The Privileges and Pitfalls of Traveling Abroad
As you may remember, a while back I wrote a post for Barrie's blog, about how to live boldly, even when you're terrified. Since that day, Barrie's blog has become a Big Deal. However, she has the good manners, even as a Big Deal, to return the favor and tell us a story. To wit, her recent trip to Marbella. If I were pitching it as a movie, I'd say Michelle Obama goes to Spain on a luxury vacation and meets the enraged friends of that flight attendant who took his job and shoved it.
Hello dear and devoted readers of Privilege.
I asked Lisa if I could write about my recent trip to Spain, and she gave the go-ahead, as long as it related in some way to "privilege." That part is easy -- it was a privilege to go, a complete and total privilege for which I am profoundly grateful. I got to leave my three hormonal teenagers, the 100 degree Atlanta heat and humidity, and a minor home construction project to travel to a coastal Spanish beach resort with a girlfriend for an entire week. That's about as good as it gets, and I know it.
But no privilege can be completely appreciated without examining the accompanying pitfalls. Anyone who has traveled abroad knows that pitfalls are inevitable. I accepted that premise going in and was frankly too over-the-top with excitement about the trip to fret about potential annoyances. I started the adventure in a very privilegy mood.
We flew out of the Atlanta airport to JFK. Things did not go well at JFK. Our flight to Spain was delayed by an hour before boarding. Once aboard, we taxied to the runway, but we had to taxi back to the gate because there was a problem with one of the doors. It shouldn't take long they said.
We sat for three hours with a plane-load of restless and drunk Spaniards and a guy from Brooklyn behind me who punctuated his F-word vocabulary with the occasional conjunction and preposition. We start to taxi again -- briefly.
Now here's the exciting part, and I don't know if this would count as privilege or pitfall because frankly, it was kind of thrilling.
As we are pulling out of the gate, a group of Spaniards start to protest. They demanded recompense for being delayed. They wouldn't sit down, they wouldn't be quiet, they wouldn't get off. The flight attendants and the captain tried to humiliate them into submission, but they weren't having any of it.
The F-word man was screaming at them to f-ing sit down and shut up. The rest of us were snapping photos. Then, five Port Authority cops board the plane. More shouting, more refusals, and finally a threat of arrest. They ultimately escort two Spanish women off the plane. Two women! Our 7:00 flight took off at midnight. I guess the real privilege part of this leg of the trip was that I had a sleeping pill.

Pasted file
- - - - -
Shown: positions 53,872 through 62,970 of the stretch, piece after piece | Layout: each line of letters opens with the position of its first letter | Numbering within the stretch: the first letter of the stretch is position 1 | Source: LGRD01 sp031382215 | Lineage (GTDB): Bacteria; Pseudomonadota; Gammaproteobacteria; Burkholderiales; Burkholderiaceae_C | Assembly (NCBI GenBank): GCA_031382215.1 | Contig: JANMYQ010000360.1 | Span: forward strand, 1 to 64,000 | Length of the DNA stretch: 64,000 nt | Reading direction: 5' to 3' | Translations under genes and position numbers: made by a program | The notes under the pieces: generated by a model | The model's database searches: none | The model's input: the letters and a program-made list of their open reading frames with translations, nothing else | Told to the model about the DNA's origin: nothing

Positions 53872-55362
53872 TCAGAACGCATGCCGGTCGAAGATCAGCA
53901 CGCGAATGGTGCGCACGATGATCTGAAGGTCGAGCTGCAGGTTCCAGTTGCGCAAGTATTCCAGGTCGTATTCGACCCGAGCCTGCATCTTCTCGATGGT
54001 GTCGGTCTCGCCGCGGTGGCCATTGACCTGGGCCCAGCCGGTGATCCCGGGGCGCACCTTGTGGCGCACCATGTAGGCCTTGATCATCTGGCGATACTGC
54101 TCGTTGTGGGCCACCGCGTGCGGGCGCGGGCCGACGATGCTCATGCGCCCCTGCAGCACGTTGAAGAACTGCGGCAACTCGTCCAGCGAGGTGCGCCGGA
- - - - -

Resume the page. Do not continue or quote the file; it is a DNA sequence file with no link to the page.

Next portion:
I haven't told you where we stayed -- Marbella, Spain, a coastal town in southern Spain where vacationing Europeans and hob-nobbers hang out. Michelle Obama and her daughters were there a few weeks before us.
Part of the attraction of Marbella is Puerto Banus, a luxury marina and shopping complex for the jet-set and the super rich. The King of Saudi Arabia berths his yacht there. We decided against staying on his yacht.
Our hotel was absolutely dreamy -- a pension in Old Town Marbella called The Town House, and it was perfect. Look at this yummy room:
Here's a shot of the lovely rooftop patio where we had coffee.
Privilege was a part of every day while we were in Marbella. We slept late. We had coffee and breakfast on the rooftop patio. We either went down to the beach (where we had the privilege of keeping our tops on) to read and watch people, or we shopped in Old Town to walk and watch people. Everything around us was lovely.
Old Town could have been plucked from a storybook. It exceeds the description of quaint European village. Narrow cobblestone streets, whitewashed buildings, and an abundance of flowers. The weather stayed in the low 80's during the day, and there was no rain in Spain during our entire stay.
Lunch was at 2:00. Siesta until 8:00. Dinner somewhere around 10:00. The streets, restaurants, and shops were packed at midnight. We also had some wonderful day trips to Ronda, Ojen, and Monda -- all small Spanish villages within a couple of hours of Marbella.
We had one travel pitfall during our stay, and sadly it was my fault. We planned a day trip to Grenada to see the Alhambra. You must buy advance tickets to see the palace, and I booked us for the wrong day. We decided to go anyway to see the gardens and try to get palace tickets at the door. It was a 3 and 1/2 hour bus ride each way. We couldn't get into the palace. The grounds were beautiful, but we spent nearly 8 hours traveling for a two hour garden tour. Here's the Alhambra at night. It's beautiful, but worth a two day trip.
We arrived at the Malaga airport at 9:00 a.m. for our 11:30 a.m. flight to JFK. We see a huge line at the one and only Delta counter. Our flight was canceled.
That all sounds like the crowning pitfall, and it could have been. But when you are stuck overseas, dying for your own bed, toilet and shower, nothing better highlights the privileges of your own home and family than being kept from them, even one more day than you anticipated.
- No other flights are departing to JFK for two days.
- We wait three hours in line to book a 6:00 p.m. flight to Madrid.
- We wait in the airport for six more hours and board the plane to Madrid.
- We take a shuttle from the airport to a Madrid hotel and stay overnight.
- We take another shuttle back to the airport at dawn's crack and fly home to Atlanta. (That flight was delayed too.)
Traveling is exciting, uplifting, educational, and so much fun. But when it comes to feeling really privileged, it sometimes takes a trip abroad to realize there's no place like home.
*Note that I am a contributor and editor for The Daily Brainstorm. No compensation of any sort was involved in this post.